Alternative-energy expert Neal Abrams talks about the viability of solar roadways.
WORDS BY Kassie Brabaw
Imagine a world where street lines light up with LED lights, snow melts away as soon as it touches the pavement, and all of our energy comes from solar panel-covered roads. It’s a world Scott and Julie Brusaw dream of every day. The couple founded a company called Solar Roadways that aims to replace every road with heated solar panels, complete with LED lights. Though the Brusaws previously have received government grants supporting their project and held one of the most successful Indiegogo campaigns to date—raising more than $2 million in less than two months—many scientists believe Solar Roadways won’t be anything more than science fiction. Neal Abrams, an associate chemistry professor who researches alternative energies at the State University of New York College of Environmental Science and Forestry, explains why.
Bellwethr: Based on the information you have about the project, what makes putting solar panels in the road better or different from putting them on rooftops?
Abrams: I am highly doubtful that these are very effective solar panels in terms of their efficiency as compared to a rooftop module. Each city could just cover their rooftops in electricity, and they would have enough electricity for the whole city, with the exception of New York City — there’s too many people in buildings to support rooftop installations. But there are other ways to go about going all-solar than just roadways.
In your opinion, do you think it would be feasible financially?
That is a great question, the same one I asked myself. The video does not allude to payback times. But I am doubtful that there will be a high-quality payback or shortened payback with respect to just the solar electricity that’s produced. I think payback is going to have a multifaceted approach. The fact that they’re multifunctional is a strong piece in terms of being able to make them a viable installation.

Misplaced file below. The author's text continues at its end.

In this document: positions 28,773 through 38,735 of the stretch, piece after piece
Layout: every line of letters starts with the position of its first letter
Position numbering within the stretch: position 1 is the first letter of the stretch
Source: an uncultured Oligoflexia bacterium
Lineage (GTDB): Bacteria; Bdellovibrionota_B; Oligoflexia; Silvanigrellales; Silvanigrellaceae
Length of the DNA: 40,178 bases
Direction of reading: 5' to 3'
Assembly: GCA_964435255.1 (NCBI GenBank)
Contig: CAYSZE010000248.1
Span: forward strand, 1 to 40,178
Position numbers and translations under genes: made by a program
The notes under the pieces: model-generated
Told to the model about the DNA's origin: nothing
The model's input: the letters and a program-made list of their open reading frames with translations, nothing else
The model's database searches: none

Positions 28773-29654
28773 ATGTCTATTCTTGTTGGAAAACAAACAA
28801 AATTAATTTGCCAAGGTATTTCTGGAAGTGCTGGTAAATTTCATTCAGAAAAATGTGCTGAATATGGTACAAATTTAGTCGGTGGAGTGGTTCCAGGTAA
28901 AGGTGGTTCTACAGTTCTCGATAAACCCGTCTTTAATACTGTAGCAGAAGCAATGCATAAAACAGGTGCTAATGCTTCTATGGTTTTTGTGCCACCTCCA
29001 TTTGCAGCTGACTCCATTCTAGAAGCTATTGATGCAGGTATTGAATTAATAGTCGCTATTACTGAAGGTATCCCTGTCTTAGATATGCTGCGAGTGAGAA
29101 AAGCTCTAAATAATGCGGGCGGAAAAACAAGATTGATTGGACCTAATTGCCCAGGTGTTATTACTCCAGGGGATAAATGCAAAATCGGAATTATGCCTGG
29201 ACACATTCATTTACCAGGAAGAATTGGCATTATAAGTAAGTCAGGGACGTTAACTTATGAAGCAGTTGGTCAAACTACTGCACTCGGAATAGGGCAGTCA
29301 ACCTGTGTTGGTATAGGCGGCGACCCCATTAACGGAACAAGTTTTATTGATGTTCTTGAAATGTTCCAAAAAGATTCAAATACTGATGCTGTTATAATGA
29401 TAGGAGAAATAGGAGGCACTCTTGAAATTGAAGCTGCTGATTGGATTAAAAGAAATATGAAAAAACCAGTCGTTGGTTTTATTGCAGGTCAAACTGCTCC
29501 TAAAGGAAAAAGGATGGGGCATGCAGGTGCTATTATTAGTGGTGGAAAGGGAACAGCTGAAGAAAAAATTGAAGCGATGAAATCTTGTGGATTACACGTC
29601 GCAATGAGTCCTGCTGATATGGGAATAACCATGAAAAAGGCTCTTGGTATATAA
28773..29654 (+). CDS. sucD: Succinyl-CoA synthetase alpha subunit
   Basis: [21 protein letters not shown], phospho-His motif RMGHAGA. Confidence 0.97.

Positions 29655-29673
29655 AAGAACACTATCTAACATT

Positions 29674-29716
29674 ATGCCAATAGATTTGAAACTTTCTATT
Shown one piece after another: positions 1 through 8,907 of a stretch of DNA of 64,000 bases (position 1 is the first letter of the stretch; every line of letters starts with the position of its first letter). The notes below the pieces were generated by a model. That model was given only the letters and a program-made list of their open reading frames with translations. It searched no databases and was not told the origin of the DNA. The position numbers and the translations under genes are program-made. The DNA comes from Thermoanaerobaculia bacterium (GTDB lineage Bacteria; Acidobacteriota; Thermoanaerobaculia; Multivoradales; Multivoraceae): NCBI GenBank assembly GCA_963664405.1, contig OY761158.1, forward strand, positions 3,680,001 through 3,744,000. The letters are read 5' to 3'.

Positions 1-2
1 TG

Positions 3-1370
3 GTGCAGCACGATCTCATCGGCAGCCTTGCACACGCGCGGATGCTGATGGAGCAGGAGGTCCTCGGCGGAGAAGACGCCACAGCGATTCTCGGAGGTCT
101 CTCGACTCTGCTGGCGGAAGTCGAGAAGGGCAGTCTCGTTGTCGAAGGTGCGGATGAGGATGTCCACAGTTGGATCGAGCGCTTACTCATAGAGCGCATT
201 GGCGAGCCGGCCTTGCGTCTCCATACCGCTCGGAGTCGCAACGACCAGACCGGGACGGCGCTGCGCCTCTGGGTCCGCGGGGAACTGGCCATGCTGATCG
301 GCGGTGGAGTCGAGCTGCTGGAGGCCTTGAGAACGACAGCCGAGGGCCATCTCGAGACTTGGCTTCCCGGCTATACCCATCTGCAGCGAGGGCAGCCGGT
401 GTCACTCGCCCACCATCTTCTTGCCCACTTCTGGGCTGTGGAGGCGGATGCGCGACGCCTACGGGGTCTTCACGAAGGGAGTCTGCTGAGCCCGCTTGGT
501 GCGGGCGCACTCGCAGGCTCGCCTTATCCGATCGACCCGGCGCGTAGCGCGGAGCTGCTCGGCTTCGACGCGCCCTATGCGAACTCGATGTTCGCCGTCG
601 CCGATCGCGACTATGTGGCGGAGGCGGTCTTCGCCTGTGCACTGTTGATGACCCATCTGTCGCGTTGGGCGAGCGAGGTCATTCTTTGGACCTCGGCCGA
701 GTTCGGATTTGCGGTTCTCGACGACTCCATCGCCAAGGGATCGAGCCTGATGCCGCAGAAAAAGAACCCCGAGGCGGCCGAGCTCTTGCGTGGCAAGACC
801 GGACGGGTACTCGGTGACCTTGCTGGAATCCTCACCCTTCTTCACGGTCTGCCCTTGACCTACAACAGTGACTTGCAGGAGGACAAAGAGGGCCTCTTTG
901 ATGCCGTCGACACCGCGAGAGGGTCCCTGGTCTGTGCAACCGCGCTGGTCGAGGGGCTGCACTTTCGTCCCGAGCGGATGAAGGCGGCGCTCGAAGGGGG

If it were affordable, would installing these solar panels in roads solve at least the United States’ energy problems?
It’s all dependent on the efficiency of the panels. Like any technology, it’s not to be a single source. In a city, your roadways aren’t exposed during the days because they’re always being driven over. In your empty roads, say the Midwest, you don’t have a lot of cars going over them, and it might be very sunny. But you also have no way to deliver the electricity you’re producing unless it’s going to be self-fulfilled — the electricity that’s produced puts the lines on the road. So, I don’t foresee it solving an energy problem. It could be partial contributor, but it’s not going to be a single solution.
What else should we consider?
I think it can tie into the system really well, into the overall electrical grid system. But at this point, I’m a little bit skeptical of the claim that it’s going to be a solar roadway, so to speak. I’m very much a pessimist. I think it’s a really neat idea, though. I’m a solar person and … the solar part doesn’t actually get me all fired up. It’s the other pieces, the LED lighting and the heating, that seem most exciting to me.
Photos from Solar Roadways.
Solar Roadways' heated solar panels. PHOTO BY SOLAR ROADWAYS.
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